Sunday, January 18, 2015

How I Stopped Worrying About Postmodernism and Learned to Love the Balm

By Carl Belz

Author's note: Artist friend David Levine invited me to contribute the following essay to the catalog of his new exhibition, "The Beatles are Dull and Ordinary: Drawings by David X. Levine," at Boston University's Sherman Gallery, 775 Commonwealth Avenue, Second Floor, Boston MA 02215, January 20 - March 27, 2015, opening reception on Friday, January 23, 5-7pm.

David Levine, KISS, 2011, colored pencil, graphite on paper, 72x52 inches.
My initial encounter with Kiss riveted me to the image only, a single pink line zig­-zagging expansively down through a boundless white space, an electrified minimalist/color field vector, primal and essential and decisive­­ — like a prehistoric glyph or a line drawn in the sand to express an aesthetic urge to meaning, like the “poetic outcry” of Barnett Newman’s “original man shouting his consonants in yells of awe and anger at his tragic state,” like one of Newman’s signature pictorial zips springing to life before our eyes. Yet, in the same moment, a line that additionally assumes the look of a lightning bolt like the one accompanying young Billy Batson’s cry of “Shazam” and his magical transformation into superhero Captain Marvel. And finally, and just as quickly, a vector/zip/lightning bolt line that further morphs into a pair of stacked Zs summoning an image of ZZ Top’s inimitably bearded rockers. 

The encounter with Kiss widened and deepened when I learned its title, a reference foremost to the over­-the­-top­-heavy­-metal eponymous rock group that David Levine and his generation grew up with in the late seventies and early eighties. But a reference at the same time so ubiquitous and personal that it exceeds any single musical genre or expression and becomes virtually universal in recalling oldies such as Then He Kissed Me, It’s In His Kiss, and Last Kiss or multiple versions of classics such as Kisses Sweeter Than Wine and Sealed With A Kiss, while all along also remaining deeply embedded in and shaping the lyrics of countless other pop songs whose lyrics we only partially remember.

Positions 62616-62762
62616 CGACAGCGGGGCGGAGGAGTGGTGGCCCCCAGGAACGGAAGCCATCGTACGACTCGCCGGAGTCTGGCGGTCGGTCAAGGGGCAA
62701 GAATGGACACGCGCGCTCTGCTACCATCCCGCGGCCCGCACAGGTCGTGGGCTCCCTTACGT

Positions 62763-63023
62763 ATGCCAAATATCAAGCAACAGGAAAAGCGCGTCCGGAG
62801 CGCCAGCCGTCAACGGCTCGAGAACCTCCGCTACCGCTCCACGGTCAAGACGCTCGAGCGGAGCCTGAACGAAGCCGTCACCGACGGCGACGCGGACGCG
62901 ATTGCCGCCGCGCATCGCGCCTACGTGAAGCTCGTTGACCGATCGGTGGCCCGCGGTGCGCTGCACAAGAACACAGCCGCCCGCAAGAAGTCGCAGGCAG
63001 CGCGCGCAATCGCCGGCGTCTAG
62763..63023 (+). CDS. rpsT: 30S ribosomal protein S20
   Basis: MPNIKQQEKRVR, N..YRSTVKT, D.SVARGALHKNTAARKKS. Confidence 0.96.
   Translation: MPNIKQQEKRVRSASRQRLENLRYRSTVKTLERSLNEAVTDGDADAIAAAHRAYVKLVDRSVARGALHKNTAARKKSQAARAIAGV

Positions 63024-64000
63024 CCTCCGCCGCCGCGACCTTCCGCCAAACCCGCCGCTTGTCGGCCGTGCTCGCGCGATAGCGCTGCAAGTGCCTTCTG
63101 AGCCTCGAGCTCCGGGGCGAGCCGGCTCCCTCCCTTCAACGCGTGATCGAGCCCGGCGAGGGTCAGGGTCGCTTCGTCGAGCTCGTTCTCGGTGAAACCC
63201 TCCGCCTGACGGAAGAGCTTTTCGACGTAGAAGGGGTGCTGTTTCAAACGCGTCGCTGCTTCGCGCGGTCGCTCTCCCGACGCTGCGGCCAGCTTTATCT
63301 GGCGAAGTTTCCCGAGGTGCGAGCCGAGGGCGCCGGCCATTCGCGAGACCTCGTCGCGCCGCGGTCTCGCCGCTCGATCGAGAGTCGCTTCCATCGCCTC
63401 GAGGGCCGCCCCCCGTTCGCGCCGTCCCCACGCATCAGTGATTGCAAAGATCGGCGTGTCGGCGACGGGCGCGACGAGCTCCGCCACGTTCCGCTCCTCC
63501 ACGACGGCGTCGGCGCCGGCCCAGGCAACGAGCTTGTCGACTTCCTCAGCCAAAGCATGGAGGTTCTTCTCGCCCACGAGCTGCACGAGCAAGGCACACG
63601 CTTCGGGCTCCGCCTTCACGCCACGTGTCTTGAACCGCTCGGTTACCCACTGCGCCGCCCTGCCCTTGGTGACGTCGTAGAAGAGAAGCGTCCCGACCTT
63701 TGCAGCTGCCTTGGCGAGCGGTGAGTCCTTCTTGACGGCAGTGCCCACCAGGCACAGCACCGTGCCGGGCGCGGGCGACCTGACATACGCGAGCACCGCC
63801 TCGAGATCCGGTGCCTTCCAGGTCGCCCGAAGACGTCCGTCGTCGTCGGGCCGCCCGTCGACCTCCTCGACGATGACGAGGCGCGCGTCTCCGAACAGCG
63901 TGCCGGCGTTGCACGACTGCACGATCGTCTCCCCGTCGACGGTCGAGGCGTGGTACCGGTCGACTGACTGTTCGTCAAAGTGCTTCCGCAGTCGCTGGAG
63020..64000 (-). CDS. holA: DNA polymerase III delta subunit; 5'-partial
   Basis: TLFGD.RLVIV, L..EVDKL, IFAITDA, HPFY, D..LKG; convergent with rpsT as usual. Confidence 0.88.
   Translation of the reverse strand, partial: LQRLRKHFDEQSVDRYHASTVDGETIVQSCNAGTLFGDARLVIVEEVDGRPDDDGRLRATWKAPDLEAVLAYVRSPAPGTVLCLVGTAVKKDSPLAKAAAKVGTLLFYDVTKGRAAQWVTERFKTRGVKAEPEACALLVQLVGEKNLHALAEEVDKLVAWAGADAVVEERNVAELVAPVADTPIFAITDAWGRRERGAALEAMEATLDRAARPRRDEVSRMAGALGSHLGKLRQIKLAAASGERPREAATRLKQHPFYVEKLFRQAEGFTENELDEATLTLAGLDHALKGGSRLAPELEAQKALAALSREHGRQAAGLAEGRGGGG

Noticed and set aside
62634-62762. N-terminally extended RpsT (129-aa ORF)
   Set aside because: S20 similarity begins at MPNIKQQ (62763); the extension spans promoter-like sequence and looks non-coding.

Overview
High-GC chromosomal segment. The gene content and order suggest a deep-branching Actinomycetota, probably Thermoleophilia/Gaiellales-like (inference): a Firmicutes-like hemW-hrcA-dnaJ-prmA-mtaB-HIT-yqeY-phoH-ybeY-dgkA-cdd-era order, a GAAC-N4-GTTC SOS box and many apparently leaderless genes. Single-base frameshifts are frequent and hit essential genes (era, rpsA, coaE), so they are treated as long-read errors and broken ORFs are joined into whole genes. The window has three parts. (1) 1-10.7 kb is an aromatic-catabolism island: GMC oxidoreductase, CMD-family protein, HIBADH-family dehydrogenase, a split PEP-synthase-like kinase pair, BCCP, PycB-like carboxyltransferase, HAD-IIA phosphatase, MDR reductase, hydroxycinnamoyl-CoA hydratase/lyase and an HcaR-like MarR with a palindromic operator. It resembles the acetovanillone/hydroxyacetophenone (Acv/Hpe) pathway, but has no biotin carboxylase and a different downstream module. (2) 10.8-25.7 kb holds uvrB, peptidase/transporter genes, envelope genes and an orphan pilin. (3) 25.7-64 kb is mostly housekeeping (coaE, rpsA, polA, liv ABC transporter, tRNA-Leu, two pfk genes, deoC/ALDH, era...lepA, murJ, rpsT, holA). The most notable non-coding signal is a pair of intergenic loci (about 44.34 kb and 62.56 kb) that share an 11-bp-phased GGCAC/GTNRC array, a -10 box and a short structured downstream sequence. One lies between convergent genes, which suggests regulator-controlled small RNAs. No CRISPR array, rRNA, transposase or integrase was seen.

Its comforting balm of nostalgia notwithstanding, Kiss just as fully references formal museum culture. Think of Brancusi’s iconic art historical couple joined by a single line as singularly distinguished as the single line in the picture before us, or think of Man Ray’s Observatory Time: The Lovers, those lips hovering in the sky, about to bestow a gentle kiss upon a Paris evening. So does the beat of tracking its multiple cultural links go on, but David Levine’s picture is also grounded in the here and now, which is to say it responds to our question about what its form and content together mean in the context of our own lived experience. To wit: that minimalist vector that is also a lightning bolt, could it, say, be a metaphor for the vital passion of an ongoing or long term relationship, and/or could it perhaps signal the heightened anticipation sparked by an entirely new one? My response is to say that David Levine’s image dares to mean elementally yet fully­­, though in neither case literally­­, what its title says, that while the kiss in Kiss may be informed by and convey many meanings­­ – easily as many as the number of meanings that attach to the single line zig­-zagging down through its boundless white field­ – ­it is first and last a metaphorical gesture of affection, possibly even of love. From there, we’re each of us meant to go with its flow, savor the rich texture of its layered form and content, and freely decide its significance on our own, for ourselves, maybe even for one another.